Wednesday, November 14, 2012

Wonka the Individualist Ideal and Wonka the Broken Recluse

The fundamental difference between Gene Wilder's Willy Wonka and Johnny Depp's Willy Wonka is their relation to the rest of humanity. 

Gene Wilder's character has attained a kind of superiority, has ascended to a height compared to the rest of us. He acts with full understanding, nothing occurs that is outside of his control or too overwhelming to deal with (see: the Slugworth subplot), and the o

ther characters act to prove themselves to Wonka. The disasters that befall the children are indications that they fail to live up to what Wonka needs in a replacement; when they leave Wonka hints that they may be a little wiser, that is, their encounter with the factory improves them as people. Charlie is only given the factory when he demonstrates that he would not harm Wonka even when it would benefit his family.

Wonka is an individualistic ideal. He shuts himself off from humanity and becomes someone great. He is at no disadvantage, his quirkiness is a manifestation of the fact that he is satisfied in being himself and feels no need to conform to whatever might be expected of a business of his stature or a man of his age.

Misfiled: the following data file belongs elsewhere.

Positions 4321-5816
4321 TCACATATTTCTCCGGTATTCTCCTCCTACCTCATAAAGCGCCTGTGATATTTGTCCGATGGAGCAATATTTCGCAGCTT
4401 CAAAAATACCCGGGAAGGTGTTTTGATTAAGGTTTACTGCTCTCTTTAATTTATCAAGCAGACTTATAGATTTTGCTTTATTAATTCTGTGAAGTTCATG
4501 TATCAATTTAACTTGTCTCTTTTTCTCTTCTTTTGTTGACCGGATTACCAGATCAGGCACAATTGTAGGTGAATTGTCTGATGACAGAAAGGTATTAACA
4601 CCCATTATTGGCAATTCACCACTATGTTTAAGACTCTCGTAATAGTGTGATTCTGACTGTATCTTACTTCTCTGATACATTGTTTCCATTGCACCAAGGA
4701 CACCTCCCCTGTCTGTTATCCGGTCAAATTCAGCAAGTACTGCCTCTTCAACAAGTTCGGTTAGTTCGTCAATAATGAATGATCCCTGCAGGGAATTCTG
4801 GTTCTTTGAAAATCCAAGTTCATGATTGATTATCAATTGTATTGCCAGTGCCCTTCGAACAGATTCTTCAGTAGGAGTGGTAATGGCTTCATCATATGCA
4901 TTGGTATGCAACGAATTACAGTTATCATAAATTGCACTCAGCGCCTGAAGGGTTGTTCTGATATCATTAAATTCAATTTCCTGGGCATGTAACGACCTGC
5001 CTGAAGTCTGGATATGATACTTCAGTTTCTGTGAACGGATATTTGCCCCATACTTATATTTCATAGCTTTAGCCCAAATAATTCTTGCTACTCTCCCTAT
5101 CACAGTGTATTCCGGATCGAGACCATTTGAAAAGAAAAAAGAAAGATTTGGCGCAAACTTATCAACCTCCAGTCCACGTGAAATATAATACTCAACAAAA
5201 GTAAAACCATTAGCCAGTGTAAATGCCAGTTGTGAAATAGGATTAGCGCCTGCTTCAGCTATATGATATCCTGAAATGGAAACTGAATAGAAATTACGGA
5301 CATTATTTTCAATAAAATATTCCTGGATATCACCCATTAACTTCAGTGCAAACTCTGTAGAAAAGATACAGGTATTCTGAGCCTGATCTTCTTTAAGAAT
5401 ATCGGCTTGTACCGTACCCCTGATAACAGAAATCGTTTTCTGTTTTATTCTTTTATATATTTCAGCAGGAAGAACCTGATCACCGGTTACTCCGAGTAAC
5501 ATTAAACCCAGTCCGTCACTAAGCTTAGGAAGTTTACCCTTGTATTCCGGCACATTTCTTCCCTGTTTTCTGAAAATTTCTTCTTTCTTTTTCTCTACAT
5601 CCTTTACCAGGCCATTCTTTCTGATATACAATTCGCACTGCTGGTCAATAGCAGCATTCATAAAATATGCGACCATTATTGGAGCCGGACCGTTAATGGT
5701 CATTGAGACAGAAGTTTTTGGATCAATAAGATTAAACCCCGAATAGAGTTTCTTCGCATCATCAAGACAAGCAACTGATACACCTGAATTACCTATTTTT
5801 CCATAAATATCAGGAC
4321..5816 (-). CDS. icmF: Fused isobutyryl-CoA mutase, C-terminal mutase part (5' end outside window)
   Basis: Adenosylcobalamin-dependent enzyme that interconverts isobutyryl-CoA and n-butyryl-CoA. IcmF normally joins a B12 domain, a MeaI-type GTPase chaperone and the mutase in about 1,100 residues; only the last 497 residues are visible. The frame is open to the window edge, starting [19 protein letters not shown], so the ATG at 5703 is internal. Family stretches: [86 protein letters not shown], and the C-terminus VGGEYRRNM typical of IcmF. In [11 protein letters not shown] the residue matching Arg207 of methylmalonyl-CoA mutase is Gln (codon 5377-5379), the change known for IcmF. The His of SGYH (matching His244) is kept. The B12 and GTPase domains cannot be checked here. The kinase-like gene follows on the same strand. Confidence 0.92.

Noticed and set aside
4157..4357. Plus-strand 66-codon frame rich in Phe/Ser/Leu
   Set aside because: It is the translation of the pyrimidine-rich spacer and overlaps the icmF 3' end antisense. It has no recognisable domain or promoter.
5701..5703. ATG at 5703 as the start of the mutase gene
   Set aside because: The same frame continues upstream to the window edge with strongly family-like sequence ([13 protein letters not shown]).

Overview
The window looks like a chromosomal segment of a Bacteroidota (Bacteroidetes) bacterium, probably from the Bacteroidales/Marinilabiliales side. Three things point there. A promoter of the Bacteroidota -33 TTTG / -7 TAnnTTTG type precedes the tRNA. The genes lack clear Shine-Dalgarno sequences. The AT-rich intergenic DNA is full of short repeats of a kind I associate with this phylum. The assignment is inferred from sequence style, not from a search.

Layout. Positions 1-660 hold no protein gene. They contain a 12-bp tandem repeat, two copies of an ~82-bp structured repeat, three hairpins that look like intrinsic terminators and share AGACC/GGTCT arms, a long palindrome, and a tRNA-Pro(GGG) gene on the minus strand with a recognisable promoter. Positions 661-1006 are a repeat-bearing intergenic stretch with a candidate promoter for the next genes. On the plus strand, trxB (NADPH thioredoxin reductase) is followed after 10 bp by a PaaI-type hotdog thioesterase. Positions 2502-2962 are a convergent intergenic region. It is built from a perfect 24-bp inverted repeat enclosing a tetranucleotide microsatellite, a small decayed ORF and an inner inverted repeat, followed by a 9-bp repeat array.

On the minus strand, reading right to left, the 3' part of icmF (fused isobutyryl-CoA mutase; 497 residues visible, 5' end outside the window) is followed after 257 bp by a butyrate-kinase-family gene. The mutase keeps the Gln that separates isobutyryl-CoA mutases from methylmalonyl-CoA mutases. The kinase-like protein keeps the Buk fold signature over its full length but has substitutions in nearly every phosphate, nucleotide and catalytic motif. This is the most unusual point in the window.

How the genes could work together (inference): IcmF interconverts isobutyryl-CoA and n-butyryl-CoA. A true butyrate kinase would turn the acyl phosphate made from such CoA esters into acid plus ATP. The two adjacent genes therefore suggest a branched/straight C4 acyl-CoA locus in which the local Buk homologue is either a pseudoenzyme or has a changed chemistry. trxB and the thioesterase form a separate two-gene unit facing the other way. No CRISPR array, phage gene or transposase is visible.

Johnny Depp on the other hand is a broken man. Depp stands apart from the rest of us, but at a disadvantage. He is different from the rest of us, but his difference is a result of his estrangement from his father, there is no indication that he could have lived as a normal man and instead chose to remake himself. His quirkiness arises from not understanding himself or the world around him. He is a great chocolateer, but in almost every other area he is broken.

The children in Depp's factory are being subjected to punishment because Depp does not trust them and expects them to fail (as Charlie pointed out, the Oompa Loompas seemed to have practiced the songs that correspond to each child's catastrophe), Depp.merely wants whichever one is the least worst to be his heir. The children do not leave Wonka in any way improved - two of them walk away disfigured. When Charlie chooses his family over Wonka, it shatters Depp's perception of the world; Charlie is the teacher rather than Wonka. He had no understanding of his importance or the extent to which he and his craft are valued. Depp in fact needs Charlie to show him that his individualistic existence and his art as a chocolateer do not fully satisfy him - he must be reconciled with his father and he must find a family (which he finds with the Bucket family).

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